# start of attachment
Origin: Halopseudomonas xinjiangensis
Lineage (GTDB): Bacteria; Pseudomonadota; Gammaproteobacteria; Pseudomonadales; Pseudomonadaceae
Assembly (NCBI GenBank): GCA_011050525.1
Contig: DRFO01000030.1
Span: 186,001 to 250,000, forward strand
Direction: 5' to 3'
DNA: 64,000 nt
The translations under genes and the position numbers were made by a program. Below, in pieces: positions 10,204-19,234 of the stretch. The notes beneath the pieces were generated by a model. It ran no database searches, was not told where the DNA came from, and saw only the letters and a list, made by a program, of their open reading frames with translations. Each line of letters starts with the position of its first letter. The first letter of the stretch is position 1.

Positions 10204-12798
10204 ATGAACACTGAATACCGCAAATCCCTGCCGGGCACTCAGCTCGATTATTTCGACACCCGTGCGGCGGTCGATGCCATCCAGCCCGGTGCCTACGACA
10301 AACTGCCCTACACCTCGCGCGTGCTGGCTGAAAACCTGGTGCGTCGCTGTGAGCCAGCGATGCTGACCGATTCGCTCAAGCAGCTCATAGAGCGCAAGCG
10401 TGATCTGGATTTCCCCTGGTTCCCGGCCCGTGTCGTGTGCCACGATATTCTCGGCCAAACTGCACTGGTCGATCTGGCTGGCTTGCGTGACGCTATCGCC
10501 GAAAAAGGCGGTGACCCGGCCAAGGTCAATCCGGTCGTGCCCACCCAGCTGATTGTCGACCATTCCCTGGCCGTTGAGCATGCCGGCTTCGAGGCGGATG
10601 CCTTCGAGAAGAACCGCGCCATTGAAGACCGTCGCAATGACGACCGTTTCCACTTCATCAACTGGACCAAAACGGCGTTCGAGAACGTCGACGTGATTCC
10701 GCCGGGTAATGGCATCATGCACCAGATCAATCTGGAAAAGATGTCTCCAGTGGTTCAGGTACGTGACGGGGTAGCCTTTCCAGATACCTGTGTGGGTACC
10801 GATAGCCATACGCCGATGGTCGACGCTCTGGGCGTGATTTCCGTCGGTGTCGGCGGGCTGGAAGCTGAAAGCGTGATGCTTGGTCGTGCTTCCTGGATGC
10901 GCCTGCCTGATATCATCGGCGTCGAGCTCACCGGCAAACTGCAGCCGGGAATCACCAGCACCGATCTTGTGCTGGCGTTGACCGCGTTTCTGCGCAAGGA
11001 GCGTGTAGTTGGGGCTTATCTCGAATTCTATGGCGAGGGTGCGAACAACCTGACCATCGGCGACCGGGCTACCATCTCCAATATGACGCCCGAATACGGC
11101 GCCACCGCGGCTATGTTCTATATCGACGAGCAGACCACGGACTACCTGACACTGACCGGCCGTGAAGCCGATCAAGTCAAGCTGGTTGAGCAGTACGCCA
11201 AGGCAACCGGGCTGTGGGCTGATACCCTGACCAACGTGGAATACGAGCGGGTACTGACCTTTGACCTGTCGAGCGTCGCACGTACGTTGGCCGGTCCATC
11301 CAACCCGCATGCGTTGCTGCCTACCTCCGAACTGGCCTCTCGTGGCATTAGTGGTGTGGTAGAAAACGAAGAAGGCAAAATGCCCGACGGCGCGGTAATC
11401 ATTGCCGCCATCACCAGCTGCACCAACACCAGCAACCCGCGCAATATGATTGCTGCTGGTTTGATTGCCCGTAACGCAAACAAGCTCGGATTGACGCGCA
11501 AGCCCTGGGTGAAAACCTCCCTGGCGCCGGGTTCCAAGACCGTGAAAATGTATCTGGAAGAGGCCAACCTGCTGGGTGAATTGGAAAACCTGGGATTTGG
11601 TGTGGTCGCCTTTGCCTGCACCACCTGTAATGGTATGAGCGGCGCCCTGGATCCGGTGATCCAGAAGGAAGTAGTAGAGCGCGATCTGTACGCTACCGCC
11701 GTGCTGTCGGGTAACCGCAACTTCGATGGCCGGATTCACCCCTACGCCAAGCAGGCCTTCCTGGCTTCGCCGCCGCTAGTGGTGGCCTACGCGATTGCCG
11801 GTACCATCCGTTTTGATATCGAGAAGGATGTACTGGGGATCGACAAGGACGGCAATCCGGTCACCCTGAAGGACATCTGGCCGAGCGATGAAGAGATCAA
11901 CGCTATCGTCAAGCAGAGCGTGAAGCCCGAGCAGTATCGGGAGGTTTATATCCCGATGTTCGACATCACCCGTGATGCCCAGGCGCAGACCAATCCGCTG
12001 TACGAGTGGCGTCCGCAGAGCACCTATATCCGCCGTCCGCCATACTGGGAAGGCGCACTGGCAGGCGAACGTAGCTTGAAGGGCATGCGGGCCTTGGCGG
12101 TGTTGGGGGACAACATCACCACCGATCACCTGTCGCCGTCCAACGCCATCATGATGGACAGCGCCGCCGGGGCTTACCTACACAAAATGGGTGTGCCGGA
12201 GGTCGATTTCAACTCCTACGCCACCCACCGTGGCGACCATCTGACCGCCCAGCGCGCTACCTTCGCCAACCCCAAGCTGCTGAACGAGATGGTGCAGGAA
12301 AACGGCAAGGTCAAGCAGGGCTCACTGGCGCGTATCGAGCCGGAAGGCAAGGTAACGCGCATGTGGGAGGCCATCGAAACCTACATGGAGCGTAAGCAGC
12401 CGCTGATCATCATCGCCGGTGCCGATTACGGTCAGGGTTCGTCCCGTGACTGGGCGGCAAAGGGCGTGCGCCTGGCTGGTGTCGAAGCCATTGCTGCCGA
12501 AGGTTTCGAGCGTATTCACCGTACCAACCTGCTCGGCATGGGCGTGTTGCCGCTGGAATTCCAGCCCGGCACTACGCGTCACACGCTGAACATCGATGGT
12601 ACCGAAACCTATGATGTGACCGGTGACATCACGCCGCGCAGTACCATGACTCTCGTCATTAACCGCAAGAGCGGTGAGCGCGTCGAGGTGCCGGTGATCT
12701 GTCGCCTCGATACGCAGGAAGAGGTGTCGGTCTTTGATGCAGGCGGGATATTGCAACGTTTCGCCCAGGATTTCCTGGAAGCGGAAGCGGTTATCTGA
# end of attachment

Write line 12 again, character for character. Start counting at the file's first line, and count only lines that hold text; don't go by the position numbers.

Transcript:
10401 TGATCTGGATTTCCCCTGGTTCCCGGCCCGTGTCGTGTGCCACGATATTCTCGGCCAAACTGCACTGGTCGATCTGGCTGGCTTGCGTGACGCTATCGCC